Additionally for the foodservice industry, tremendous progress was made in 2014; in the year ahead, maintaining a focus on implementation will prove critical in supporting key food traceability goals. More than 20 leading distributors, in collaboration with the International Foodservice Distributors Association and the International Foodservice Manufacturers Association, committed in 2014 to implement GS1 Standards. Members of the Foodservice GS1 US Standards Initiative are continuing to collaborate to have all products sold through the foodservice supply chain utilizing GTINs and barcodes for standardized product identification, as well as participate in the Global Data Synchronization Network (GDSN) in 2015. GDSN participation enables the sharing of product information and attributes established as the industry source for retrieving accurate, real-time product attributes. Reaching this goal means the foodservice industry will have core foundational data to drive sales and reduce costs through supply chain efficiencies, traceability, accurate product information and enhanced food safety.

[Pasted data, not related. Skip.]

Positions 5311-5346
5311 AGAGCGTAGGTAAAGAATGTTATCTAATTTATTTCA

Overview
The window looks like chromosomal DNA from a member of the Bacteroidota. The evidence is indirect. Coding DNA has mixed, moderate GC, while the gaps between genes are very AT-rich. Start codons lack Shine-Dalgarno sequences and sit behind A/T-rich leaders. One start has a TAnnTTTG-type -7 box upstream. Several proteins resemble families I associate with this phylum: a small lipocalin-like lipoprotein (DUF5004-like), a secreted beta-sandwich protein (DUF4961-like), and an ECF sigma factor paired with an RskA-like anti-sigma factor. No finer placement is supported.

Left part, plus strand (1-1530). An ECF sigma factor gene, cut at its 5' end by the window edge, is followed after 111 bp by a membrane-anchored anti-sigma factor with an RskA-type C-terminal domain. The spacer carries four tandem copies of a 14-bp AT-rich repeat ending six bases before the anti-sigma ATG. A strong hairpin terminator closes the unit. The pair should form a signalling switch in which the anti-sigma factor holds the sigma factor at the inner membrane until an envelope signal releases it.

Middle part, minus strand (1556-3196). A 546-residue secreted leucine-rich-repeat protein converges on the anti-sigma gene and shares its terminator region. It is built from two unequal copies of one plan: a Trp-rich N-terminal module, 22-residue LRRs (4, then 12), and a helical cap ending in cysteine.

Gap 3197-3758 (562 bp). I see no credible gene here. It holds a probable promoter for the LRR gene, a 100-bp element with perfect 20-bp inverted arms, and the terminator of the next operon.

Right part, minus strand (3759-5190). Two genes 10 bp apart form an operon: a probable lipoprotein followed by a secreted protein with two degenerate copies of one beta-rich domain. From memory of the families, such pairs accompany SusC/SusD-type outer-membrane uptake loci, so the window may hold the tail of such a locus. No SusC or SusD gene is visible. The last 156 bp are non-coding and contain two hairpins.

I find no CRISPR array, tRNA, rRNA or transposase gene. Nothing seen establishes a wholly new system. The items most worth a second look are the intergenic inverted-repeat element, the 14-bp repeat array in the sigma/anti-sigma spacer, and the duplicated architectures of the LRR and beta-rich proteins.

Food traceability and access to complete and accurate nutritional and allergen information (including gluten-free) continue to be top areas of focus in the foodservice industry due to impending federal regulations around food safety and menu labeling. Leveraging GS1 Standards can help companies take steps to stay ahead of legislative mandates and deliver on consumer expectations.